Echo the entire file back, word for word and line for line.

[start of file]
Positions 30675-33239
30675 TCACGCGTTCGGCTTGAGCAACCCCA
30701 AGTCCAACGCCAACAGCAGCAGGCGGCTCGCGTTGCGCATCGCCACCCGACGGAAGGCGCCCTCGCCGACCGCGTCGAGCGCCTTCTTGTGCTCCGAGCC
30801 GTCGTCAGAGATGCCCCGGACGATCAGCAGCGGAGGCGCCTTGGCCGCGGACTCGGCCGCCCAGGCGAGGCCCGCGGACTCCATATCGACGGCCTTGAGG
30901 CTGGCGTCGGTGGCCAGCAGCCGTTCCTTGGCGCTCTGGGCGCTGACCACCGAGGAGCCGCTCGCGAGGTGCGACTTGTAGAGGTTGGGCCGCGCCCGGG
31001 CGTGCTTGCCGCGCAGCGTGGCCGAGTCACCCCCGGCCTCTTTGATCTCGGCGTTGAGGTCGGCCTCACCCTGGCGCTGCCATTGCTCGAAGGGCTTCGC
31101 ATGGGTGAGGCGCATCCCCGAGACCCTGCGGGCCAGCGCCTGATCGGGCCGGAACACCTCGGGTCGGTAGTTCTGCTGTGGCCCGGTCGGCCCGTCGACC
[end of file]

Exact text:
Positions 30675-33239
30675 TCACGCGTTCGGCTTGAGCAACCCCA
30701 AGTCCAACGCCAACAGCAGCAGGCGGCTCGCGTTGCGCATCGCCACCCGACGGAAGGCGCCCTCGCCGACCGCGTCGAGCGCCTTCTTGTGCTCCGAGCC
30801 GTCGTCAGAGATGCCCCGGACGATCAGCAGCGGAGGCGCCTTGGCCGCGGACTCGGCCGCCCAGGCGAGGCCCGCGGACTCCATATCGACGGCCTTGAGG
30901 CTGGCGTCGGTGGCCAGCAGCCGTTCCTTGGCGCTCTGGGCGCTGACCACCGAGGAGCCGCTCGCGAGGTGCGACTTGTAGAGGTTGGGCCGCGCCCGGG
31001 CGTGCTTGCCGCGCAGCGTGGCCGAGTCACCCCCGGCCTCTTTGATCTCGGCGTTGAGGTCGGCCTCACCCTGGCGCTGCCATTGCTCGAAGGGCTTCGC
31101 ATGGGTGAGGCGCATCCCCGAGACCCTGCGGGCCAGCGCCTGATCGGGCCGGAACACCTCGGGTCGGTAGTTCTGCTGTGGCCCGGTCGGCCCGTCGACC